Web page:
I don’t have Linux, but I do have a Mac thus I do the same and modify the Pro-Flight-Trainer-com 4.9.joy and rename is to Pro-Flight-Trainer-com TBM 5.0 – Mac.joy. It’s basically the same file as the file I mentioned and modified in the Part I review however, this joy file includes codes for the TBM. Just to make one thing clear: when you have the Pro Flight Trainer PUMA without the TBM, then you need joy file Pro-Flight-Trainer-com 5.0 – Mac.joy else you need the Pro-Flight-Trainer-com TBM 5.0 – Mac.joy. I’ve sent the modified Mac joy file to the Pro Flight Trainer team, but for your convenience you can also find the download link here at X-Plained.Com.
Next copy and paste the updated joy file to the Resources/joystick configs folder and delete any other Pro Flight Trainer joy file in this folder. Attention please: I do this for Mac only since that’s the OS I’m testing on. When you have Windows, you don’t need to do anything.
But a modified joy file isn’t enough. You still need to make the necessary travels with the cyclic, collective, throttle, pedals and toe-brakes, but all assignments are straightforward as you can see in the screenshots, which are made within X-Plane 11.50r3 macOS Big Sur.
Worth to highlight once more is the calibration or centering procedure of the axis. Suppose you start with the calibration of the whole Pro Flight Trainer PUMA with the TBM kit, then keep the following in mind when you set everything in the centered position. For the cyclic you use the red calibration tool as explained in our review Part I. For the throttle, just turn it in the full counter clockwise direction and place the collective in the full down position.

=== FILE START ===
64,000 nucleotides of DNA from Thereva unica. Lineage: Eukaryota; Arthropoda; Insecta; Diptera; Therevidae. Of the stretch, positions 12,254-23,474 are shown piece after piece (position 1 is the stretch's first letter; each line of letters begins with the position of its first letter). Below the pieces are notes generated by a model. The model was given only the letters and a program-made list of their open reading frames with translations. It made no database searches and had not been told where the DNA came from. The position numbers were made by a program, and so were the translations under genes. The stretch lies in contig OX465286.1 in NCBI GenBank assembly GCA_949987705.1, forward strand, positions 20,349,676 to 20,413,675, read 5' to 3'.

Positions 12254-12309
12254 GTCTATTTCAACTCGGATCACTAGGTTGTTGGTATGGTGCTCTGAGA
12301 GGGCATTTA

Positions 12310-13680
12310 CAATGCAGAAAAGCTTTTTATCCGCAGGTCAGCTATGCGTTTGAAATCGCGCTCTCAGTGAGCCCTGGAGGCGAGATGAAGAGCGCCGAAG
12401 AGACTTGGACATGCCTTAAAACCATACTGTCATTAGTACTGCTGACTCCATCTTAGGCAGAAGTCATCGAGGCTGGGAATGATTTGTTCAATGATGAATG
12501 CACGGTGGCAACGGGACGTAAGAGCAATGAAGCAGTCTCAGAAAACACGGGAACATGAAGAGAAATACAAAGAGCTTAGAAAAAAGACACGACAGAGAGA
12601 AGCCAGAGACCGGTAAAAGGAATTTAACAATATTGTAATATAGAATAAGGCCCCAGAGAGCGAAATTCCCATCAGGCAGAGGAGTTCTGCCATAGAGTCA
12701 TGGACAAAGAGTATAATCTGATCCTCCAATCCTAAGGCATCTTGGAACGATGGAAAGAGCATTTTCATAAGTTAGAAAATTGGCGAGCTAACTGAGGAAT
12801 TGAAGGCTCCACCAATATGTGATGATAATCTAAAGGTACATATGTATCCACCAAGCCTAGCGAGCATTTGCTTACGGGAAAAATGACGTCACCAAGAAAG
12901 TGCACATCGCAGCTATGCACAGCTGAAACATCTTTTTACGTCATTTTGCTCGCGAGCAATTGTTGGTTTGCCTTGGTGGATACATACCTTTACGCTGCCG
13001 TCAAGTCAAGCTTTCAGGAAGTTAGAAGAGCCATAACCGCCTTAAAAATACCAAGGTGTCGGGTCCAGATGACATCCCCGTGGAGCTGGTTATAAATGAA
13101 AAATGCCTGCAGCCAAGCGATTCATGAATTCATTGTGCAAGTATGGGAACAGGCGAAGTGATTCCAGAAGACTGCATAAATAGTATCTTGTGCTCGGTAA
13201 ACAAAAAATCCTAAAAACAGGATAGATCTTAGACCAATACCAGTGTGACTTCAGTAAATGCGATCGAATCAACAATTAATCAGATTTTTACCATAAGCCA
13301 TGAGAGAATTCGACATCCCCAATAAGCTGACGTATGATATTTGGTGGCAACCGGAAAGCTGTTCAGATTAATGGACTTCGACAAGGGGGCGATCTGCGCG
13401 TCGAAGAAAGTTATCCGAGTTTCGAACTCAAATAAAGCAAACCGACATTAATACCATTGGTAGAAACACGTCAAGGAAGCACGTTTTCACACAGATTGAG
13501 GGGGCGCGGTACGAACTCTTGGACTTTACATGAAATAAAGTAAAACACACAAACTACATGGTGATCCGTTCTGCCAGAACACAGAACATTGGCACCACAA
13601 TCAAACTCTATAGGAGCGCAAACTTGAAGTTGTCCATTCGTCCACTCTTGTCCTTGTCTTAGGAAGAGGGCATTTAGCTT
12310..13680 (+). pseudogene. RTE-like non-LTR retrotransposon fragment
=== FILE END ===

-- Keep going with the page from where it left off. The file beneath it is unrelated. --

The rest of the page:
Next, position the pedals visually in a centered position. For me as an aviation ground engineer this sounds a bit weird. It sounds weird since I could imagine that the Pro Flight Trainer development team could have design a rig pin hole that allows you to lock the pedals in a centered position, which is of course only needed for the duration of the calibration. Therefore, since there’s no such option, try to bring the pedals visually in a centered or middle position. For the toe brakes you don’t need to do anything. The toe brakes are spring loaded to the no brake position so that’s OK.
Now it’s time to see how it goes. Ready for another helicopter experience this time using the Pro Flight Trainer PUMA in conjunction with the added toe brakes. Basically it’s not much different then what I tested already in the Part I review, except that I added the toe brakes.
Perhaps not directly a paragraph you would expect, but I needed to bring this to your attention. Before I started with my flight impressions using the TBM kit, I sat in my chair and tried out how it feels to use the pedals in conjunction with the toe brakes. I don’t have small feet neither are they long, but I didn’t know exactly where to place my heel in such a way that I had full control over my pedals and toe brakes.
What I personally miss although you can create anything yourself, is a kind of adjustable heel support. Adjustable in a way that it offers place for short/long feet and that the “fit” on the pedals and in particular the toe brakes is good. Perhaps this is a suggestion for the Pro Flight Trainer team to add such a plastic adjustable construction that can be mounted to the back of the black part of the toe brakes. Again, as of this writing there’s no such solution, so you and I need to find something else that gives heel support.
Flight Impressions | Helicopters with wheels
Before jumping into a helicopter with wheel and brakes, I first do something you probably won’t expect, but I can tell you, it works. At least, it worked for me and that is “learning how to use the Pro Flight Trainer PUMA toe brakes and how much effort is needed to see and feel when an aircraft is braked.”